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  • Print publication year: 2011
  • Online publication date: May 2011

Case 93 - Nonconvulsivestatus epilepticus

from Section II - Neurocritical care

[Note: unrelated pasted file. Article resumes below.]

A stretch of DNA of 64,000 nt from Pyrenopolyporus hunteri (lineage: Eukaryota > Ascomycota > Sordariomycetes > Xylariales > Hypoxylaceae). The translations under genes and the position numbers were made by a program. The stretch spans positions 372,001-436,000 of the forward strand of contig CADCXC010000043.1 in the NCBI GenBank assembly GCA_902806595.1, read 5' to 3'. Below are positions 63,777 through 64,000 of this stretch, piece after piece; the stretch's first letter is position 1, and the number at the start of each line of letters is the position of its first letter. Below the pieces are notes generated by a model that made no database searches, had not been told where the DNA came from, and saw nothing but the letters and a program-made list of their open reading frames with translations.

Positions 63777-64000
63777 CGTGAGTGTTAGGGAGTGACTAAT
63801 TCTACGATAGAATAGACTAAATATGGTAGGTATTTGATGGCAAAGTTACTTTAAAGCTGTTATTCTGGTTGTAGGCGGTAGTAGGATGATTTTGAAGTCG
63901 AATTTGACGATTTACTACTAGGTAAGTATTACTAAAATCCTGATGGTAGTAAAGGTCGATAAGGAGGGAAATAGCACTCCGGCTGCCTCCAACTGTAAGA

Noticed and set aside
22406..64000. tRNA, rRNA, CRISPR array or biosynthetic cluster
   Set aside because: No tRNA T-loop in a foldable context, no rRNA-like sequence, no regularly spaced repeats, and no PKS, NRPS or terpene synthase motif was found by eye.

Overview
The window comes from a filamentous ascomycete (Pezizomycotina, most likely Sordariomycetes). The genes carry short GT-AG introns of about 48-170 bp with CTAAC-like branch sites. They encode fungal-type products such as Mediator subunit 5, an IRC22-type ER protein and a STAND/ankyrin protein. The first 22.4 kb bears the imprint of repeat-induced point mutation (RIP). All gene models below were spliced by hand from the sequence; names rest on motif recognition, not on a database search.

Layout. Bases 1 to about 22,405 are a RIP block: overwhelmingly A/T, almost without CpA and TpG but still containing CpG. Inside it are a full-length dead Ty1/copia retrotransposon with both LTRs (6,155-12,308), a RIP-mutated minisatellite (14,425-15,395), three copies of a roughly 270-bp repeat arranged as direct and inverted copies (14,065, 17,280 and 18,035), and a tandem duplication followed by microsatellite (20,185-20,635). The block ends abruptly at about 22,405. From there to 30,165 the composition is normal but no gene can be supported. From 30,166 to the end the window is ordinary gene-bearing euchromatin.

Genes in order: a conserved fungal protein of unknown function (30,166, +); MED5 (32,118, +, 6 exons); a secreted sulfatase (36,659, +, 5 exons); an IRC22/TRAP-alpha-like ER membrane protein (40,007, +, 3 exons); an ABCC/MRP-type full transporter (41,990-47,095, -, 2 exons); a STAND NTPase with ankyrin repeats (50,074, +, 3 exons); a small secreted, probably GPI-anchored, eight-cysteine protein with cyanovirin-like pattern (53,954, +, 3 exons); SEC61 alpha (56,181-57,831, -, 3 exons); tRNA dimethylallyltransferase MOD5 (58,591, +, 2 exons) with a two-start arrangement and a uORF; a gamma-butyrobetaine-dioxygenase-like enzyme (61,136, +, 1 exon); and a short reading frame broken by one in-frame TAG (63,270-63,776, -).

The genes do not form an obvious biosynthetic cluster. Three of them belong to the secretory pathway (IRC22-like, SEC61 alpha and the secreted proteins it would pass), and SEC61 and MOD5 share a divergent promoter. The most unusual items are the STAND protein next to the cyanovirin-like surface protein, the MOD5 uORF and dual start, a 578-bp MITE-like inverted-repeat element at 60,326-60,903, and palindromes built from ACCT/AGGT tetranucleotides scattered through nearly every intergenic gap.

Encephalopathies are commonly encountered in the intensive care unit (ICU) and portend worse outcomes. This chapter presents a case study of a 54-year-old man with a history of alcohol abuse and cirrhosis who was admitted to the neurologic ICU after drainage of a large right-sided subdural hematoma. His mental status returned to baseline after treatment with lactulose and neomycin. A general physical examination should search for evidence of trauma or intoxication. Meningismus should be evaluated. A fundoscopic examination may reveal papilledema. Electroencephalographic monitoring during administration of flumazenil can be used to determine if an occasional subclinical seizure can be detected. Inflammatory mediators have also been implicated in the etiology of hepatic encephalopathy. Ruling out physiologic, pharmacologic, and neurologic etiologies requires a thorough history, careful physical examination, and the appropriate use of laboratory and imaging tests. Treatment should be tailored to the underlying etiology of the encephalopathy.


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